'I am getting the same prices as I was 25 years ago' - Tillage farmer on switch to solar
My week... Robert Wilson Wright
A planned 50-acre solar electricity facility at his Coolcarrigan tillage enterprise in Co Kildare is Robert Wilson Wright's main pre- occupation these days. It could remain a personal preoccupation unless the Government gets around to deciding what subsidies should apply to alternative solar energy projects.
The innovative farmer has full planning permission for the project from Kildare County Council, but has more bureaucratic obstacles to overcome.
"The Government is supposed to make its decision on subsidies by the end of the first quarter of this year which is just in a few days now," Robert says with the air of a man who knows that deadline is unlikely to be met.
And once the Government eventually makes the decision on the renewable energy source, more bureaucratic hurdles await - not least how and when ESB will export his electricity to the national grid.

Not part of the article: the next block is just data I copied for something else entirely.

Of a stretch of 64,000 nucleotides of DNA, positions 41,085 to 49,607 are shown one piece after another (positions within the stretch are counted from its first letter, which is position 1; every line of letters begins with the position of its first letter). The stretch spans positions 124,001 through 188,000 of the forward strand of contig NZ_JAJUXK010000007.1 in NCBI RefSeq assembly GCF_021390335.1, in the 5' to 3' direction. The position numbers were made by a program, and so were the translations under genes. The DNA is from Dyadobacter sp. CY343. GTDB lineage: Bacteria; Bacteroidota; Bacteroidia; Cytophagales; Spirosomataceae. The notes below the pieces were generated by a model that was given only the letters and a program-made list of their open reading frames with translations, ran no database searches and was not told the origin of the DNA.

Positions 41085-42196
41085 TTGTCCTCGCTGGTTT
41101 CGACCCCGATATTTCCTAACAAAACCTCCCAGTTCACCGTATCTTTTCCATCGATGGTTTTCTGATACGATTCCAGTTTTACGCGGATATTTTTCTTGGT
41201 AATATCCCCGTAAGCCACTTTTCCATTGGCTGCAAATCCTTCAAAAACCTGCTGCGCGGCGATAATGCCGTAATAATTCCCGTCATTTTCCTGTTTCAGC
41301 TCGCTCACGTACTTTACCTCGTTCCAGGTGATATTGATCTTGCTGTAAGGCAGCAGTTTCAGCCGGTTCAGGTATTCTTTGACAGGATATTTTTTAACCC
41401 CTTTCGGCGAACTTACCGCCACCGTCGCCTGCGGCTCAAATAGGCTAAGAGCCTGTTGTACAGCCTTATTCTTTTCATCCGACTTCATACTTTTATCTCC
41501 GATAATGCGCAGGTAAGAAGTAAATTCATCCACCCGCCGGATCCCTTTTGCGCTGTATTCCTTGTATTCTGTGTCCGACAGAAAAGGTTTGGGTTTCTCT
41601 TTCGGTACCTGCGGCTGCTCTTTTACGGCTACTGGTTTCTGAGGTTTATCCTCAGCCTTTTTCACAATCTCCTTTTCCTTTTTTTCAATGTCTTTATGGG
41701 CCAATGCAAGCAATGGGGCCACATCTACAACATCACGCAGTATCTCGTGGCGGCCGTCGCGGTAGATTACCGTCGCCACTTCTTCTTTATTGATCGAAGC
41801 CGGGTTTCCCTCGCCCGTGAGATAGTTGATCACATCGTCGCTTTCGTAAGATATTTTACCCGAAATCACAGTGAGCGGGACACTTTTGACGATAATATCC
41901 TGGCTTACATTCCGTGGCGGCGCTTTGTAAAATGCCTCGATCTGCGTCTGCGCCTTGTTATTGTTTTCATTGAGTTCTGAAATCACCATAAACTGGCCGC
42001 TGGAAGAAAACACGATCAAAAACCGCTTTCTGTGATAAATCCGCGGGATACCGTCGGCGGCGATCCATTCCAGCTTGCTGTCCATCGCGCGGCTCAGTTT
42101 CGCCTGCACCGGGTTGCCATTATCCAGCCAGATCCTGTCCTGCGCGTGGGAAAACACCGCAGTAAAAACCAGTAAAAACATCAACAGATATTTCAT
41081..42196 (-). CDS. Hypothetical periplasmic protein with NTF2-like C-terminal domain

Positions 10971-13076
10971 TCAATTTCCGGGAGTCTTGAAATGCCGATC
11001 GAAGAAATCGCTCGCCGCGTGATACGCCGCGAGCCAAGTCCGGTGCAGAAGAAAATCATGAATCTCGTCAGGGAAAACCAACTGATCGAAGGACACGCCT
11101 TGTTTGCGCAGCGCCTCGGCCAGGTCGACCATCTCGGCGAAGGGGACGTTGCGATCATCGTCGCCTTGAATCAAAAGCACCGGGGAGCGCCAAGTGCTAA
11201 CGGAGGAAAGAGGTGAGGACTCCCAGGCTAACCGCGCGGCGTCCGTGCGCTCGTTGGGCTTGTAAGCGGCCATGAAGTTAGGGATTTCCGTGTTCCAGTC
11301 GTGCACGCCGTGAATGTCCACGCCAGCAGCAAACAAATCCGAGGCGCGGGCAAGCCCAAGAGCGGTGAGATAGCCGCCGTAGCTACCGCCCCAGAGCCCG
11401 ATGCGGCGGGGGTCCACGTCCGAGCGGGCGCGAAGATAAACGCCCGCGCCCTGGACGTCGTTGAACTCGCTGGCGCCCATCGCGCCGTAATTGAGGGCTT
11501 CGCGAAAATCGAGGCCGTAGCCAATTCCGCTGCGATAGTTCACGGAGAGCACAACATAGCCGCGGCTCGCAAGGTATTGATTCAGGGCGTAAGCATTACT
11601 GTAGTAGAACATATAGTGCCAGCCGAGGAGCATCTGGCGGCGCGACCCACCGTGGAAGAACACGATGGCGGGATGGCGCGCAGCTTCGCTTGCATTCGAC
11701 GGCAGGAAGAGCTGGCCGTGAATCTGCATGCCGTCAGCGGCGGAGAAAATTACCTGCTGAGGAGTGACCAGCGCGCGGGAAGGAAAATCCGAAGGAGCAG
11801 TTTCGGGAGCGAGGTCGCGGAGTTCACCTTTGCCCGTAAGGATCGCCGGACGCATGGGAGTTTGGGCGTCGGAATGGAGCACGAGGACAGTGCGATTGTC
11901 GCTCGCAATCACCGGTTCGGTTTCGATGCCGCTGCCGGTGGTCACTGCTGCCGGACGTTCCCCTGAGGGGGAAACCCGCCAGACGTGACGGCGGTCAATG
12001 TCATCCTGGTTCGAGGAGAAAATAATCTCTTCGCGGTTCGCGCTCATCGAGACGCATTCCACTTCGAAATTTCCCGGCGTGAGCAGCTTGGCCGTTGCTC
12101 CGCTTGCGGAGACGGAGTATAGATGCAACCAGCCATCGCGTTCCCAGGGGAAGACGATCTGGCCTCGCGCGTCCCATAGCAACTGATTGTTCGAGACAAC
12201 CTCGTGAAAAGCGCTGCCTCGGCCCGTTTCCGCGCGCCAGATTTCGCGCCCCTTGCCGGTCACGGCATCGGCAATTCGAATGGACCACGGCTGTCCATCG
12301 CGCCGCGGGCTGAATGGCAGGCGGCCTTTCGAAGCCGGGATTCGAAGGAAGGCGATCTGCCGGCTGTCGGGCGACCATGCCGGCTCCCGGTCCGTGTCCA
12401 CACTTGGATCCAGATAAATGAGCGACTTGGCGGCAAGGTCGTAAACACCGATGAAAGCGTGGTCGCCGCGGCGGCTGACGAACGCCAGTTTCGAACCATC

The Wilson Wright solar farm, when operational, would produce 10 megawatts of electricity which will be exported to the national grid.
"We will not need this electricity for the farm so it will all go to the grid to help the Government to meet its commitment to produce 20pc of the nation's energy from alternative and renewable sources, he explains.
But for the moment "seeing will be believing" for this Kildare farmer who is a little unclear about how the Government intends to achieve this mandatory renewable energy target.
The Wrights have been tillage farmers on the Prosperous side of the Bog of Allen since the 1830s. Robert is helped on the farm by his son Michael (36) and wife Anna. The couple's daughter, Sophie (34), is married to a farmer in England.